I think it is brilliant that you are now in remission, found this interesting about how your body felt, I'm a great believer about positive thinking and I really to think it makes a difference with so many things in life. A very nice thing to say to me that through 2% of us live for 5 years or more and you hope I'm the other one.

    When you said you were poorly, how did you feel? If you don't mind, I would very much like to hear from you again and any help and advice you can help me with are so gong to be gratefully received.

    Ian

  • HI Ian - lovely to hear from you!! Like you I cleared out everything prepared my funeral etc (even decided on "Smoke gets In Your Eyes" as I went through the Crem curtains!!! Only people who are going through this can understand where you're coming from! I have a wicked sense of humour! However - it took some time to sink in and i had a bit of a brain storm when I realized the enormity of it all. I decided to approach anyone and everyone who could help, and MacMillan are brilliant. DLA should be applied for on your behalf by them - but ask its around £550 x 4weekly and non means tested.

    As for how I felt on the chemo and radio - well I felt very very tired and I was very nauseous - the drugs they gave me didn't seem to work as well as they did with others. In the end I was given some anti sick tablets that apparently cost £100 for 3 tablets - Yo! as the advert says "Because I'm worth it"!!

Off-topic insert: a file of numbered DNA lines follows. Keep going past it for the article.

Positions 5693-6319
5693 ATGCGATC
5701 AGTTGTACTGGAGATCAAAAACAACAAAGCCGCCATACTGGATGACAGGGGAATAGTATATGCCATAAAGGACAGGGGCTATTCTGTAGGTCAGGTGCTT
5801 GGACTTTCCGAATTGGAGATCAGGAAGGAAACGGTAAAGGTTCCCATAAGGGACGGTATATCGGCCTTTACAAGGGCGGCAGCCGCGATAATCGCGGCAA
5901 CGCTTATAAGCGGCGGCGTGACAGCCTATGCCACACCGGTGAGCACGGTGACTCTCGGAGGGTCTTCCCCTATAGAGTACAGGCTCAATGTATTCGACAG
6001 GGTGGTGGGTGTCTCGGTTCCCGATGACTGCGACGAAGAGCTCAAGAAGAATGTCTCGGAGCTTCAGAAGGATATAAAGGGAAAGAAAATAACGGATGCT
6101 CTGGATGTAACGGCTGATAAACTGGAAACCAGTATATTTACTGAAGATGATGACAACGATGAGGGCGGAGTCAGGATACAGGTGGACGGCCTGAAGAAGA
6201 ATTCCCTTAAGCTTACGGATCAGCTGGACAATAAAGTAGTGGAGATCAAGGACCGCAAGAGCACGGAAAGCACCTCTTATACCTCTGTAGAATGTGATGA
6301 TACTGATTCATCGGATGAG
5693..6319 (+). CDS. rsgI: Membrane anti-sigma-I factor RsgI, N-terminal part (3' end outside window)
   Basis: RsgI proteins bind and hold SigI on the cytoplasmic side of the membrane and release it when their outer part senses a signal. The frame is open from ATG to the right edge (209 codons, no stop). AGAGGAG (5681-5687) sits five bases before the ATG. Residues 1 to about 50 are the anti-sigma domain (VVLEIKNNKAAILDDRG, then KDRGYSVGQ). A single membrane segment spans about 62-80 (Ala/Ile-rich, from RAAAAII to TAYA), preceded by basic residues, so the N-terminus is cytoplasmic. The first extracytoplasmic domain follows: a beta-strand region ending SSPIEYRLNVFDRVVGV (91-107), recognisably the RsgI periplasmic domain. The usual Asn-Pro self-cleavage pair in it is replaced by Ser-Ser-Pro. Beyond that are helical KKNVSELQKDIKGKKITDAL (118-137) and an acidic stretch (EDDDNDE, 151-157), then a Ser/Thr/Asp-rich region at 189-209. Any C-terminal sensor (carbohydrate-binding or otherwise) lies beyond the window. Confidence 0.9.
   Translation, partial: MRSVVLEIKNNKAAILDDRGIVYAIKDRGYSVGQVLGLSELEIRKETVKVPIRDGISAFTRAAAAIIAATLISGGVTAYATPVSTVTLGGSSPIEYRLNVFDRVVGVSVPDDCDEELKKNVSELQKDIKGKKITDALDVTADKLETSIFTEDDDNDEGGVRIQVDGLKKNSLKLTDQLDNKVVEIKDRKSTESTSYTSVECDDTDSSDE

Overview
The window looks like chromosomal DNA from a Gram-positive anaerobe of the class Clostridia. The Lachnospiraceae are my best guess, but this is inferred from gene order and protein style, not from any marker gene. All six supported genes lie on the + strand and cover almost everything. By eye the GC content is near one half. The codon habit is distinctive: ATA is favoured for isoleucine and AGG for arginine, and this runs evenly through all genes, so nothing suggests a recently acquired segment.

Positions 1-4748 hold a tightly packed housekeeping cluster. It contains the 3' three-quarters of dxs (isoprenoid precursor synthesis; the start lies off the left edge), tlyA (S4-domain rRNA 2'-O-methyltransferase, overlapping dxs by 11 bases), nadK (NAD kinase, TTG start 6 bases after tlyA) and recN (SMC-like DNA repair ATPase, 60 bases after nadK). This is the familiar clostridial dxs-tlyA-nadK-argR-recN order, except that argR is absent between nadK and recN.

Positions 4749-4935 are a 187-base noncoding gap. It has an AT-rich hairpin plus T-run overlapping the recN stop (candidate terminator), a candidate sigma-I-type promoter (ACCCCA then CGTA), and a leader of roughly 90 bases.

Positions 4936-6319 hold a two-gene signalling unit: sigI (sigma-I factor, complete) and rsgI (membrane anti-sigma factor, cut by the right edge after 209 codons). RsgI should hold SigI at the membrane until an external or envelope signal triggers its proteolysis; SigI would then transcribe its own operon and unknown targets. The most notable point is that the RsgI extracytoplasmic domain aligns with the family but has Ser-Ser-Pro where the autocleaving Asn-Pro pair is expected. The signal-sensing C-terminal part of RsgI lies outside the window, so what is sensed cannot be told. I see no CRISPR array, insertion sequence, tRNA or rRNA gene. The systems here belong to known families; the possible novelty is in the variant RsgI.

I had 3 cycles of chemo then concurrent chemo and radiotherapy (20 doses of radio) The chemo drugs they used were Cisplatin and venorablene(or sommat like that!) I didnt plan anything for the time I was having treatment, some days I wasn't so bad - others I found it hard to even get out of my chair. I had to have various biopsies done and it took 3 attempts because the tumour (size of a tennis ball) was wrapped around my major blood vessels, so the biopsy was difficult. In the end a sample was obtained so they could start the correct drugs. My email address is veecatz@live.co.uk and my name is Vera Hemsley. I am more than happy to give you and your family support and tips about the process I went through. Take any help offered, and use the MacMillan people who you can contact on the national number(google it). They helped me with benefits etc. You seem to have a good attitude, and as for those at work - well bullies are cowards - which you certainly are not! I wonder how they would cope with what you are dealing with? When you get through to the other end of this - you will still be the same person, but stronger and bigger than many many others. Values and perspectives have changed for me . . . . and I can only speak of my experiences, but if I can help on your journey and you need a compatriate who has 'been there' then contact me. I can give you my telephone number on email, and would be happy to help you and your family if I can. I want to have a conversation with the other 1% in five years time!!!! :)